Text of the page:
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Bennington woman witnesses history and horror in Boston

April 18, 2013

Danielle Fogarty is a witness to history and horror. Her impending moment of great personal triumph — finishing the Boston Marathon — was suddenly shattered Monday when two bombs, in quick succession, exploded in front of her.

“None of us in our experiences here expect to see explosions and none of us expect to see flesh and burns and things. So, it’s unimaginable to be running toward the finish line and have that happen,” Fogarty said.

She shared her personal account of the events with the Banner on Wednesday, even as she was still processing the grisly scene that played out before her. At times she laughed. Other times she cried, pausing frequently to gather her words or wipe away tears. Throughout the 45-minute interview, though, she was wholly open and honest as she recounted her experience and shared her thoughts and feelings.

The story appears in today’s edition of the Bennington Banner, accompanied by a picture taken by staff photographer Peter Crabtree. With her arms crossed and a sorrowful, almost pained expression, it perfectly captures Fogarty’s inner anguish as she describes the terror she witnessed.

She spoke of how running allows her “to be in spirit.” She was able to stay in that state for some time despite the jarring explosion, followed by screaming, ghastly injuries and a wave of spectators rushing the opposite direction. She ran on toward the finish, just hundreds of yards in front of her, clearly in sight. Her partner Charles was supposed to be there cheering as she finished. Instead they found each other shy of the line and quickly left the scene.

Danielle Fogarty (Photo by Peter Crabtree)

Danielle Fogarty
(Photo by Peter Crabtree)

Interviews vary depending on the story. Sometimes they are light and fun. Sometimes they are combative. Sometimes, frankly, they are boring.

This one was moving and riveting.

Fogarty needed little prompting. In fact, she offered long, thoughtful answers to questions that probably did not meet the gravity of her experience. I was moved by her story and was myself caught up in her responses and her emotions.

Perhaps her shortest answer on Wednesday summed up how most feel about Monday’s attack:

“It’s a shame. It just a shame. It’s sad, unnecessary, stupid, cowardly,” she said.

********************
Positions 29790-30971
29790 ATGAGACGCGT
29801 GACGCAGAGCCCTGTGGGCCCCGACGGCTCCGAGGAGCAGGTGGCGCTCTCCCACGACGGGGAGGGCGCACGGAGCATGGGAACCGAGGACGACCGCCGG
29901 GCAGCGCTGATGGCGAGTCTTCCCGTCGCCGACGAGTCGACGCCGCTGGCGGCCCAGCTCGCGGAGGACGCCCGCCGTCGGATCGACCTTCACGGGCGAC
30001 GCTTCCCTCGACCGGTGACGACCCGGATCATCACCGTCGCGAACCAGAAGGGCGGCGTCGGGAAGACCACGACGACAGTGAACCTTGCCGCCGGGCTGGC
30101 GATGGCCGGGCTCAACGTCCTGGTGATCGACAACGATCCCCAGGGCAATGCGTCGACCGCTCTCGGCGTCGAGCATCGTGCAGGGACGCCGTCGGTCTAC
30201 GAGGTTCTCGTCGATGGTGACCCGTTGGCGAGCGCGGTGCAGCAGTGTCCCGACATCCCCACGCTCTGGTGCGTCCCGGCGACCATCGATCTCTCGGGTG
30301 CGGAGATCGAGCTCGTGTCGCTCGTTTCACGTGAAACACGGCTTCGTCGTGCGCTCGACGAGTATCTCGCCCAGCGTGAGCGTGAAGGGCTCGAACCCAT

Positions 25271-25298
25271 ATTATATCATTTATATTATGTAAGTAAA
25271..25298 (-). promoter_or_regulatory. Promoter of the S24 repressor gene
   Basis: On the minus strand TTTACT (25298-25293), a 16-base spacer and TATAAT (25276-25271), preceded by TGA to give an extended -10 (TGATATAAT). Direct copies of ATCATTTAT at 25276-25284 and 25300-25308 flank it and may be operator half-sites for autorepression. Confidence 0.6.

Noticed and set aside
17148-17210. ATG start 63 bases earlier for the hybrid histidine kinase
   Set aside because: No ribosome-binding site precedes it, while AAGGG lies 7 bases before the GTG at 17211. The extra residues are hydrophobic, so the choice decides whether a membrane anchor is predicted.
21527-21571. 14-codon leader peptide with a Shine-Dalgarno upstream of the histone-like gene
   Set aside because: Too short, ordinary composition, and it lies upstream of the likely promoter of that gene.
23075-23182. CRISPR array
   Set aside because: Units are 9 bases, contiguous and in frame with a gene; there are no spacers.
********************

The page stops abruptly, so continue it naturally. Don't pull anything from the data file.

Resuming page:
Hers was not a fun story to tell, but it was a necessary one. Her responses, and the compassion and sorrow she expressed for whomever perpetrated the attack, provide a perspective worth sharing.

“It’s senseless violence against absolutely innocent spectators. That anybody would intend to hurt and think that that was an effective way of achieving anything, my heart goes out to a person who thinks that their only alternative is violence. It is senseless and for a person to be in that place where that act makes sense is tragic,” Fogarty said.

Bennington Banner videos by Peter Crabtree

Reacting to the attack

April 16, 2013

The alert chimed on my phone just shy of 3 p.m. I pulled it from my jacket pocket expecting to simply dismiss another AP alert, an action I perform several times a day and probably in my sleep. But after a quick glance at the screen — and then a double take — I had a gut feeling that the afternoon was about to change.

“Two explosions reported at the Boston Marathon finish line.”

Sure enough, it did.

I was hanging around the town office waiting for Gov. Peter Shumlin to drop by and pay a visit to a handful of local officials. I needed to follow up on comments he had made earlier in the day to a group of local business owners. In the meantime, I asked employees in the town clerk’s office to bring up news coverage online. It didn’t look good.

Shumlin, ever the picture of vigor, bounded through the door, said his hellos, then reluctantly approached me, likely knowing I had questions. As a courtesy, I told him of the bombs in Boston. “What? How bad?” he asked. “Bring it up,” he told Assistant Town Clerk Cassandra Barbeau. “Scroll down,” he said, apparently a fast reader.